I've had a car stolen.  From Three Rivers Stadium in Pittsburgh.  The Pittsburgh Police officers who came for us cared about our plight, but they made clear that their superiors did not.  Fortunately, they found our car five hours later.  Stripped.  Gotta compliment their efficiency, as most stolen cars are never recovered.  Also fortunately, insurance paid to put him -- a 1981 Firebird Formula 400-- back together.  To the best of our knowledge, the thief was never found.

You never get over something like that.  You don't feel safe anywhere.  Except in your house.

And I lost even that with the burglary of my house.

It seems like the higher up one goes in law enforcement, the less they care about the plight of the people they are supposed to protect.  They care about issues that get media attention, but not that actually protect people.  Police chases get media attention.  While police chases are effective at catching criminals, they can generate negative media.  Dr. Straub has shown in the past that he will not make that tradeoff.

In Frank Straub in Wonderland, he and his henchman Chief Cisielski just redefine thieves as "not dangerous."  See? These guys just steal cars and stuff.  Dr. Straub and his friends don't care about that, and neither should you.  You're only losing stuff you worked hard for and may not be able to ever replace, as well as losing your peace of mind.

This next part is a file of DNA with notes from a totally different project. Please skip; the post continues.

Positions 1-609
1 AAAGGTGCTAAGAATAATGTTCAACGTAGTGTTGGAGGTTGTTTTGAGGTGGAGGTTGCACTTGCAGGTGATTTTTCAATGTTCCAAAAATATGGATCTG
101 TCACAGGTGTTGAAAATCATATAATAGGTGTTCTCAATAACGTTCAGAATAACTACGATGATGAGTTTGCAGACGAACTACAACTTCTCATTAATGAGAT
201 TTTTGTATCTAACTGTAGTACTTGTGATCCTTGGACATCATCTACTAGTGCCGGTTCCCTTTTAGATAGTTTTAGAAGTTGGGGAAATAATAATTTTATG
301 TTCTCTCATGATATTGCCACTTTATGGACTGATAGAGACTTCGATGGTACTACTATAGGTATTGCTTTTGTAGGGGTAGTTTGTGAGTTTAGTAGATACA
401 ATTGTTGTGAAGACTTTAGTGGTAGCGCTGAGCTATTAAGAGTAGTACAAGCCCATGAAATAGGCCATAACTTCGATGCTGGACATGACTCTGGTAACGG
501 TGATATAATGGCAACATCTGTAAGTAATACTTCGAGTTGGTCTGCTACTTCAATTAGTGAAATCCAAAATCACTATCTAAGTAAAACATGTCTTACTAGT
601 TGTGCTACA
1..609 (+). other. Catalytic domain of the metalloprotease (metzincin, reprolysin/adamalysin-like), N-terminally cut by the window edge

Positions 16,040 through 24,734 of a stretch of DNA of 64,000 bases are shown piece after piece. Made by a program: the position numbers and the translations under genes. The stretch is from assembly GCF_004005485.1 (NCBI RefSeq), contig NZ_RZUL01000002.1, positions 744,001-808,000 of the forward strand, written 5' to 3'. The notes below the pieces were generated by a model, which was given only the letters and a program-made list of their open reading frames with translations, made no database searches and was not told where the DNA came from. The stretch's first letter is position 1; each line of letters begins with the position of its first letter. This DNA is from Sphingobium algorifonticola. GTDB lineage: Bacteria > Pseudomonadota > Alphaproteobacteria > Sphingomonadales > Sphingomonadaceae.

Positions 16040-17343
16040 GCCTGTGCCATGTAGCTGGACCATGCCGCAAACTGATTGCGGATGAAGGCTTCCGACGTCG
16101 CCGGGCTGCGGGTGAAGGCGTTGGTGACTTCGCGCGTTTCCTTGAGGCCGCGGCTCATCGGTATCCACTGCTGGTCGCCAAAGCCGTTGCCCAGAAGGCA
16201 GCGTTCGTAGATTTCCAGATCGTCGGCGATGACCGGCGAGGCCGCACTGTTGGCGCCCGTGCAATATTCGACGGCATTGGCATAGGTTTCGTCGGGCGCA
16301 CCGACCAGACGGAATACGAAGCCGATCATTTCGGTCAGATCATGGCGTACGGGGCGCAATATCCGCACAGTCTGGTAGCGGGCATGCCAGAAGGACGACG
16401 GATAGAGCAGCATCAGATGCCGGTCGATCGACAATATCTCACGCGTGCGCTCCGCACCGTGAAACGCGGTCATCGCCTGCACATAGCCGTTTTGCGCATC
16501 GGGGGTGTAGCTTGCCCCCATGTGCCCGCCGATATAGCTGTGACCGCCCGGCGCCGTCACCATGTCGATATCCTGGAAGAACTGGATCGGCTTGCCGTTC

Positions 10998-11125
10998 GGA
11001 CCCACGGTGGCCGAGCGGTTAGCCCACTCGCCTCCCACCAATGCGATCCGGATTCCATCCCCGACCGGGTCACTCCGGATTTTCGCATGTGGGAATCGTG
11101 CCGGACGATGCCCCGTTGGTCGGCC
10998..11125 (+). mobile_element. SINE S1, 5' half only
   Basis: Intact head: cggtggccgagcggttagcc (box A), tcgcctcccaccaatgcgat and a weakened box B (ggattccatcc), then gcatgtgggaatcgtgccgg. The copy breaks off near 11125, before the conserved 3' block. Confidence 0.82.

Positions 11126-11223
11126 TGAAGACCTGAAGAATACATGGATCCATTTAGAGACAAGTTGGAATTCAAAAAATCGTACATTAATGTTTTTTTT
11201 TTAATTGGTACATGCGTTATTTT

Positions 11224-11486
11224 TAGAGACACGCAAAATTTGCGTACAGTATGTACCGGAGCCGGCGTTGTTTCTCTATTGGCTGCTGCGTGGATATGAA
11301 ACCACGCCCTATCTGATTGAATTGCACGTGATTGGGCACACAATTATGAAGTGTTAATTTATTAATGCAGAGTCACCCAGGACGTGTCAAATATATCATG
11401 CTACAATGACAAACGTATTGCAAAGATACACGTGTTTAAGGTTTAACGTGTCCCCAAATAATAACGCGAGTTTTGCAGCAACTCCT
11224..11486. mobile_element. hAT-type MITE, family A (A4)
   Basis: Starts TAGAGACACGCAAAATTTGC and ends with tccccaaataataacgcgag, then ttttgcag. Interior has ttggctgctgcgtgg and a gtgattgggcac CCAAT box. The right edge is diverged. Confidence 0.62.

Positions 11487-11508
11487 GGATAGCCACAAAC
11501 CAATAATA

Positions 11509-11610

Well, you shouldn't lose your peace of mind.  Because your possibly irreplaceable car may be gone forever and the people who stole it in the wind, ready, willing and able to steal again, but at least Frank Straub will avoid the bad press of a police chase.

And, dammit, what could be more important than that?


  1. This is a crazy policy. It gives a green light to people to violate the law. The police won't chase after all. I think a better idea is to leave it to the decision of the officer involved, not announce a general policy that gives people an incentive to flee.

  2. Just another example of politicians' actions contradicting their language. Tough on crime doesn't translate into reality.

  3. Oh, it's far worse than you think, Jedna.

    The new chase policy shows IMPD doesn't care about getting your stolen property back, but they do care about prostitution. Remember the stories about their crackdown on prostitutes ahead of the Super Bowl.